HOLLYWOOD don’t make films like they used to!
Dressing rooms have been replaced by trailers, expensive locations are now green screen – and the gin and tonics have been replaced by avocado and matcha salads.
But the latest movie by Quentin Tarantino is taking a leaf out of old Hollywood’s book.
Once Upon A Time In Hollywood is a violent crime thriller based on the Manson Family Murders in the ’60s. It features Leonardo DiCaprio, Brad Pitt, Margot Robbie and British star Damian Lewis, who plays legendary actor Steve McQueen.
I bumped into Damian at the BAFTA Britannia Awards and he told me he loved working with the Pulp Fiction director.
“We all had great fun,” said Damian. “Quentin’s old school – he’s furious films don’t get made in Los Angeles any more.
“He said to us: ‘I’m going to make this in LA.’ And he dresses up on set, and has enormous generosity.
“And the cocktails come out after every 100 reels of film have been shot! There’s a real sense of occasion just being on set. It’s infectious, everybody loves being there.”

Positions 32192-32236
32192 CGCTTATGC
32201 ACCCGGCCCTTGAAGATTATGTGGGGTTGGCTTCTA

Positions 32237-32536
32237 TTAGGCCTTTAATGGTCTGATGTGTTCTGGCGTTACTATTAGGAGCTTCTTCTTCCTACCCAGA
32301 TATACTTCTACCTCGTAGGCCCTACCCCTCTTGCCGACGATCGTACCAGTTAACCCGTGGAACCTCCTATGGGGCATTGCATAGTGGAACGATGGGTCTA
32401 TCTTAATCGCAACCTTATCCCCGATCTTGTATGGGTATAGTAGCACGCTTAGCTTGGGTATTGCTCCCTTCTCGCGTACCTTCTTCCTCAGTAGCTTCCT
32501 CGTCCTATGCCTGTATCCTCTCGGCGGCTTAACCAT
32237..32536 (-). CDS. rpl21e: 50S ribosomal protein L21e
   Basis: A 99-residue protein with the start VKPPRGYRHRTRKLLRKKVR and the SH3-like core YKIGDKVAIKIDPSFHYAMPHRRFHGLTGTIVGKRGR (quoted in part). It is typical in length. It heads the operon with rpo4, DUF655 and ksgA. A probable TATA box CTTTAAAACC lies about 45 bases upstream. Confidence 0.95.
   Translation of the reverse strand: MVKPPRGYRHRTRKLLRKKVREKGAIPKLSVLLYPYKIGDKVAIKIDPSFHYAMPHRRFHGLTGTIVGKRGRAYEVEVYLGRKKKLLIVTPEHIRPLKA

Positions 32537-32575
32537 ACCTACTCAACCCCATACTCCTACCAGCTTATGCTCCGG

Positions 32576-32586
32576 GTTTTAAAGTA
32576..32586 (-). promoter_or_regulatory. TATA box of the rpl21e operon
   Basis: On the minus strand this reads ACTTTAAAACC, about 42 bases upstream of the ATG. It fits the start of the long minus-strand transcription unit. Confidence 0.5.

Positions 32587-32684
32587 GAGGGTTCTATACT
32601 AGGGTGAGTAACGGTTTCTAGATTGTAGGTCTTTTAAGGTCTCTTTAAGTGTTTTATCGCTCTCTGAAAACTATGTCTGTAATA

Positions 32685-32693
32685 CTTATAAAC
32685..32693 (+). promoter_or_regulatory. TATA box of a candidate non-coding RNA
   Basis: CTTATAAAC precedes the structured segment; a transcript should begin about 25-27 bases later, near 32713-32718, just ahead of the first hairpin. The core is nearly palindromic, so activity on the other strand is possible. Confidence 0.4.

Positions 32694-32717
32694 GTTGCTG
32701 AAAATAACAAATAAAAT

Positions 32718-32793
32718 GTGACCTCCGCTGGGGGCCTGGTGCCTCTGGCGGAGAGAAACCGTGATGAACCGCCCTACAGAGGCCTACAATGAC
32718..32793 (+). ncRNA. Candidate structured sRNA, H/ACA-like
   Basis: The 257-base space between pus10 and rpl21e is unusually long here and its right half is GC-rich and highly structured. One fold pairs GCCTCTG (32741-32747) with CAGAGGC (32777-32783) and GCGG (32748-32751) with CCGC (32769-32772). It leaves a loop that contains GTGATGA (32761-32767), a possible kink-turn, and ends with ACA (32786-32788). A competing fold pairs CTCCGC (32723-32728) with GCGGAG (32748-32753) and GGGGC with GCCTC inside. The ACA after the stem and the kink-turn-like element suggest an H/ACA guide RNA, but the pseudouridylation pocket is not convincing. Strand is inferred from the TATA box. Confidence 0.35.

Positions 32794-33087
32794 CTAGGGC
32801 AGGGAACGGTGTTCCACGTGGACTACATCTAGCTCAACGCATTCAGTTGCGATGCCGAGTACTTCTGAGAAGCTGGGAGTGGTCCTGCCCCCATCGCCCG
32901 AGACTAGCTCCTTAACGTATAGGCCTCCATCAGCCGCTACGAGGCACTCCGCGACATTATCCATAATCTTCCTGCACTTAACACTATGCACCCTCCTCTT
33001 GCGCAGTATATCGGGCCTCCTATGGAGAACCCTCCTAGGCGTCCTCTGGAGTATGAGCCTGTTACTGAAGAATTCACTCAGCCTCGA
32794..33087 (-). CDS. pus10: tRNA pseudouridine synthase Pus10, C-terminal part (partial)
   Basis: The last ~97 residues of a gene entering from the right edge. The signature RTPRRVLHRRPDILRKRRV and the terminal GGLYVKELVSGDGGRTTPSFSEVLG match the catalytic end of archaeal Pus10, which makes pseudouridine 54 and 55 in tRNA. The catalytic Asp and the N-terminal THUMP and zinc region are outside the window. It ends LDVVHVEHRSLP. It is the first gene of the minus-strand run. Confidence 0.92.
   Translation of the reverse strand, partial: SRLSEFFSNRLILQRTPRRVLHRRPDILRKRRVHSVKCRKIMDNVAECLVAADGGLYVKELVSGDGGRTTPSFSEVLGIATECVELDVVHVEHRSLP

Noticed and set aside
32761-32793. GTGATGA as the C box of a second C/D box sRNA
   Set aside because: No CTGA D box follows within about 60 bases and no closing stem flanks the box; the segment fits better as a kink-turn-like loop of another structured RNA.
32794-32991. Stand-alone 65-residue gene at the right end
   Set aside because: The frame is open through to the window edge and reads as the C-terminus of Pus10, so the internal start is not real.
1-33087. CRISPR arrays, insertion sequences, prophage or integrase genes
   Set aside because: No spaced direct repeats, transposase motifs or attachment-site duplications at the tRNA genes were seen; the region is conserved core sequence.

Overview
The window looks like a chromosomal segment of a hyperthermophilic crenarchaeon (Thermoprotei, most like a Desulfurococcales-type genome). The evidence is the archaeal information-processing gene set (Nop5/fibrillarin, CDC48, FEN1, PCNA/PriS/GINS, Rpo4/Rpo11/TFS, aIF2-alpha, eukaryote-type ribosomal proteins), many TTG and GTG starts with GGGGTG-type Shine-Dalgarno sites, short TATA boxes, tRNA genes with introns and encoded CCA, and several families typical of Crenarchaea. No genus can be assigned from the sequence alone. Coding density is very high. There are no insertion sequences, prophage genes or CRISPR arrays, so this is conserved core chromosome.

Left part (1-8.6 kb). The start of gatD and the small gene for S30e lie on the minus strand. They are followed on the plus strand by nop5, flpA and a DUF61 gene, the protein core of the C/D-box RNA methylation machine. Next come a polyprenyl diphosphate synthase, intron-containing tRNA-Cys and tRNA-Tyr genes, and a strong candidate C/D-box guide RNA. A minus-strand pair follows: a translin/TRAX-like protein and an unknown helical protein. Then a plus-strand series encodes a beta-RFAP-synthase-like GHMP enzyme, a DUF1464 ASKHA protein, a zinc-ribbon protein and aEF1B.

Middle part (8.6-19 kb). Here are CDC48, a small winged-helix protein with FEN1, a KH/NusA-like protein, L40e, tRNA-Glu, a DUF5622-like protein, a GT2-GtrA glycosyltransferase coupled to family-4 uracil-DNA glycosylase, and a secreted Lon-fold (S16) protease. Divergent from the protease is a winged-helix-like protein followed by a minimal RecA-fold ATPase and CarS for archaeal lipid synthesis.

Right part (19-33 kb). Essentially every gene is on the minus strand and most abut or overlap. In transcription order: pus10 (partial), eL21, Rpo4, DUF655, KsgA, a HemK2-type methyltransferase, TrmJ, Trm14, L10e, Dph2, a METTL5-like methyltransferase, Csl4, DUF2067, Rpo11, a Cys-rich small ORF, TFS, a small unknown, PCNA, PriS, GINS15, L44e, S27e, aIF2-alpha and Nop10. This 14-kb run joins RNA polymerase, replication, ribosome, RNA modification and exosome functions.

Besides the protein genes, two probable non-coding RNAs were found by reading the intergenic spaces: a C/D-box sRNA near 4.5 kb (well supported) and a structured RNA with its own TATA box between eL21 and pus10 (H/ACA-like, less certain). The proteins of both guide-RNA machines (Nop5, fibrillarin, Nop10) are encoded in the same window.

I reckon Damian’s career is going to go up a gear. I can’t quite believe it’s been 18 years since he starred in the sublime Second World War mini-series Band of Brothers.
The Englishman struggled with the American accent at first — although not as much as his colleagues…some of whom were actually from the USA!
“At first I sounded like Joe Pesci, bada-bing!” he laughed.
“All the American actors were playing characters from all over country so the accents were everywhere.
“But after the first few days the studio HBO said they didn’t understand anything anyone was saying.
“They asked, ‘can everyone calm down and do a generic American accent?’ so we found a middle ground.
“They’ve let me play Americans ever since!”
Damian has gone on to star in fantastic TV series like Billions, Wolf Hall and Homeland, and at the Britannia Awards he picked up an excellence accolade.
“When you do an awards show and you’re nominated for something there’s always a chance you might not make a speech.
“And that’s quite a nice thing to hold on to. With this I know I’ve got to say something, and friends of mine are going to roast me…”
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